Stopping Child Terrorists

@laglen (19782)
United States
March 12, 2010 9:28am CST
[i]Heads will be forced to list children as young as five on school 'hate registers' over everyday playground insults. Even minor incidents must be recorded as examples of serious bullying and details kept on a database until the pupil leaves secondary school. Teachers are to be told that even if a primary school child uses homophobic or racist words without knowing their meaning, simply teaching them such words are hurtful and inappropriate is not enough. Instead the incident has to be recorded and his or her behaviour monitored for future signs of 'hate' bullying. The accusations will also be recorded in databases held by councils and made available to Whitehall and ministers to help them devise future anti-bullying campaigns. The scale of the effort to stop children using homophobic or racist language was revealed after the parents of a ten-year-old primary school pupil in Somerset, Peter Drury, were told that his name would be put on a register and his behaviour monitored while he remained at school. The boy was reported after he called a friend 'gay boy'. His parents fear the record of homophobic bullying will count against him throughout his school career and even into adulthood. Read more: http://www.dailymail.co.uk/news/article-1255264/Pupils-aged-hate-register-Teachers-log-playground-taunts-Government-database.html#ixzz0hybQ9lRE[/i] This is so disturbing on so many levels. What do you think? More reasons to home school your children. Did you EVER say anything as a child that could be contstrued as hate? If you say no your a liar! We need a list of lists. Actually, I dont think I want to know how many I am on. We should start a list of people who make lists.
2 people like this
7 responses
@xfahctor (14131)
• Lancaster, New Hampshire
12 Mar 10
I take a lot of guff from my UK associates here over this, but I have been saying for a while now the UK is turning in to a major police state. If ever there was a reason for homeshcooling....this article would be it.
2 people like this
@laglen (19782)
• United States
12 Mar 10
scary huh? Lists for things you say. You have the right to free speech AND a right to a list
@owlwings (39740)
• Cambridge, England
12 Mar 10
The term 'right to free speech' (properly, 'the right to freedom of speech') is one of the most abused terms in history. Nobody has the right to attack another person, verbally or otherwise, with the intention of harming them. As a result, all declarations of the Right to Freedom of Speech (including those in Article 13 of the American Convention on Human Rights) recognize limits on the freedom of speech, particularly when 'freedom of speech' conflicts with other values or rights. In other words (to take an example from the newspaper report this discussion is based on), it is not OK for anyone to taunt someone with the epithet 'gay boy' (whether or not the person using it understands the implication of the words and whether or not it is actually true) if the intention was to hurt or denigrate that person by doing so. (Actually, I hope that we would all agree on that point!) Again, anybody has a right to make a list - but it is the intention behind the making of the list and the data contained in the list that is really the issue. We would all recognise that it is our right to keep lists of our family and friends, including some very personal data, and I think that most of us with children would allow their schools to keep lists of information about those children, including records of their performance at school. In this discussion what is at issue is the way that this information, particularly information about unacceptable behaviour, might be used. The article quoted appears to originate from a 'press report' from a single source (the wording found in numerous places is so similar that it must have been taken from one document). I suspect that this report was issued by a small radical body (I have not yet found the real origin of this information) and was sent to a very carefully selected sub-set of both offline and online media. Freedom of speech and the freedom of expression are very carefully and skilfully manipulated here. I find it interesting that nearly everyone in this discussion (so far) is from the United States except me. From what I know of the use (and transference) of information in the United States, I think I would be as concerned as you are about this but, since I am from the UK and know something about the way things work here (and also do not entirely believe everything I read or, rather, try to read the sources on their known merits), I don't see very much to be concerned about.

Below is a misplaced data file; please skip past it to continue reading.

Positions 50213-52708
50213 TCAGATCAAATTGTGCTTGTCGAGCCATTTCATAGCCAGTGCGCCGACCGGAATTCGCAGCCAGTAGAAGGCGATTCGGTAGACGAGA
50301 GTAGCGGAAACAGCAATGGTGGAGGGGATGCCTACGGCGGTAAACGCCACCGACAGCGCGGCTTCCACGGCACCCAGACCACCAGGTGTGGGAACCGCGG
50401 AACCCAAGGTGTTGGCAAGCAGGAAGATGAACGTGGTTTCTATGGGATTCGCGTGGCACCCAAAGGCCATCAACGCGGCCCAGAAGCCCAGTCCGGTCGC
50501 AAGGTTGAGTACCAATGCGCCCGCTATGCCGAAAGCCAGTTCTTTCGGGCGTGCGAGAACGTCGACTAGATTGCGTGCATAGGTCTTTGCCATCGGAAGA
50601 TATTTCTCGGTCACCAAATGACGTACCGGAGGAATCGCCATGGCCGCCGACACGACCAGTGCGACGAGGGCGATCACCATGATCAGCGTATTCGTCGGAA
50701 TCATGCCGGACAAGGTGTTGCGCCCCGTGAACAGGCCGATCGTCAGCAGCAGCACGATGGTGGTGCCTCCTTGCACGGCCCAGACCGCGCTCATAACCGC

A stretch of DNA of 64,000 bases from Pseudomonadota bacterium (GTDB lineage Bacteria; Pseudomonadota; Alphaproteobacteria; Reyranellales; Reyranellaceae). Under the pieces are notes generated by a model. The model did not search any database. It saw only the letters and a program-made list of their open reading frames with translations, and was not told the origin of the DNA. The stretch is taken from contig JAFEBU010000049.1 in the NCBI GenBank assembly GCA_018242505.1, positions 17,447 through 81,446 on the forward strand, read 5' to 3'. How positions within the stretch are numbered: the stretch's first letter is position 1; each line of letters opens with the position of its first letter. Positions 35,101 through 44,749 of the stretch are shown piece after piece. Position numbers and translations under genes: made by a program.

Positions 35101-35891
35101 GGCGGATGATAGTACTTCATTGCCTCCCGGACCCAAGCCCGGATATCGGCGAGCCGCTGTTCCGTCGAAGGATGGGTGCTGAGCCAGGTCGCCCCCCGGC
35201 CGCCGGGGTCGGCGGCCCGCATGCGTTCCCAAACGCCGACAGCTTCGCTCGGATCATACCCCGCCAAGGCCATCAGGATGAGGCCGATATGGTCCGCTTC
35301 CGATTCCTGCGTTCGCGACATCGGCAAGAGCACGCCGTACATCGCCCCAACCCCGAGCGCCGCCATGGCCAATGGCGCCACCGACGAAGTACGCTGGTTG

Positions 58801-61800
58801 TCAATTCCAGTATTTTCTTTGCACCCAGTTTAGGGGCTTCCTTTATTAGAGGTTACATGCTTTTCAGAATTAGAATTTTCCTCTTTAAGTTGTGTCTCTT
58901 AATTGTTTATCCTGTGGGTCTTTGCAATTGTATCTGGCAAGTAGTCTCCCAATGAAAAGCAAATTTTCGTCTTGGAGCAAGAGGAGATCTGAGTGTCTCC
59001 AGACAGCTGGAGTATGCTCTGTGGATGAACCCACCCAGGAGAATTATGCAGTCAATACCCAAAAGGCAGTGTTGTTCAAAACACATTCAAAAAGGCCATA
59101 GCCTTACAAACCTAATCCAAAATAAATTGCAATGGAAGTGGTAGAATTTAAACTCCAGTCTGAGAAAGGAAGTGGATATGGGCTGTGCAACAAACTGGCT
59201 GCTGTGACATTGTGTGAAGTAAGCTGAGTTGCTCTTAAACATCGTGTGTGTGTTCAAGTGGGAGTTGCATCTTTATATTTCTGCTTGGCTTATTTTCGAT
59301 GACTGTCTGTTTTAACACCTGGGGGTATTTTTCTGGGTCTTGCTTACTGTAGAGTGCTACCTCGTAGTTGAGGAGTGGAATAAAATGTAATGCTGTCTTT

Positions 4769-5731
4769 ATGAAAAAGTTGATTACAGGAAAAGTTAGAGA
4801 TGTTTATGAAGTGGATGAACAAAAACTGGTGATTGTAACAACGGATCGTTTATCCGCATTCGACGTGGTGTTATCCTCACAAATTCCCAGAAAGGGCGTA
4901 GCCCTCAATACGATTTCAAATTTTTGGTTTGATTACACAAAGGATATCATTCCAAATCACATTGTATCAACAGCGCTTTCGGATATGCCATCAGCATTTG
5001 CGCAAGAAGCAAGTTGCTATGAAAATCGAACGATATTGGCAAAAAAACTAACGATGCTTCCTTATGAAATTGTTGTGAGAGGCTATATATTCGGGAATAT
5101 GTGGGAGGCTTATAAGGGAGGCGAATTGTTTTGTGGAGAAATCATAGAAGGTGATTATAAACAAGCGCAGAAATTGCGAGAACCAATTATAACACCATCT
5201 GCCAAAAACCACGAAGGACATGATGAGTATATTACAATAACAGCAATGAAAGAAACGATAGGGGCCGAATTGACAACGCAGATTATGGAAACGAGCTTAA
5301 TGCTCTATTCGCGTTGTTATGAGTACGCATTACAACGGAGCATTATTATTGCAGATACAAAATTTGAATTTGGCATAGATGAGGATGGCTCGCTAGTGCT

@Rollo1 (16685)
• Boston, Massachusetts
12 Mar 10
We ought not to feel too secure in the states because I have noted that everything that happens in the UK eventually makes its way over here and vice versa. Over-zealous schoolteachers and worse - school aides - often take things wrong or misunderstand. They train to teach children but don't seem to understand them or to even to have been choldren. My son once nearly got into trouble in an after-school program because some ridiculous aide thought he said the N- word. His speech was as unclear as most his age (5, I think) and he had learned the word "naked" which became his favorite adjective (and it made him giggle incessantly). When he asked a friend for the "naked crayon" they thought he said something else and I got disturbing report. Yet when he came home from school recently, upset that a girl had called him "gay", I advised him that she probably just learned that word and knew that it was shocking and so it's her new insult word. Had the girl kept up this behavior, I would have followed up on it with the school, but as I suspected, she never said it to him again and it had no long-term consequences on his psyche. Sometimes it's important to not make a big deal of something. If a child says something objectionable, it's fine to correct them and tell them not to say that word. However, if you make a big deal of it, you risk having them decide that this is the word they can use whenever they want to be shocking or impress their friends. At certain ages, they may say words they have heard but have no idea of the true meaning. Branding them for life is so wrong and so ridiculous. Anyone who has any education in child development would know better than this.
2 people like this
@laglen (19782)
• United States
12 Mar 10
I agree with what you say, but I am more concerned with how this info will be used later.
@spalladino (17925)
• United States
12 Mar 10
So, you can't get into a university because you called someone a name when you were in the 1st. grade and your name was put in this database? This is horrible! If I had school age children over there I would definitely home school them for this very reason.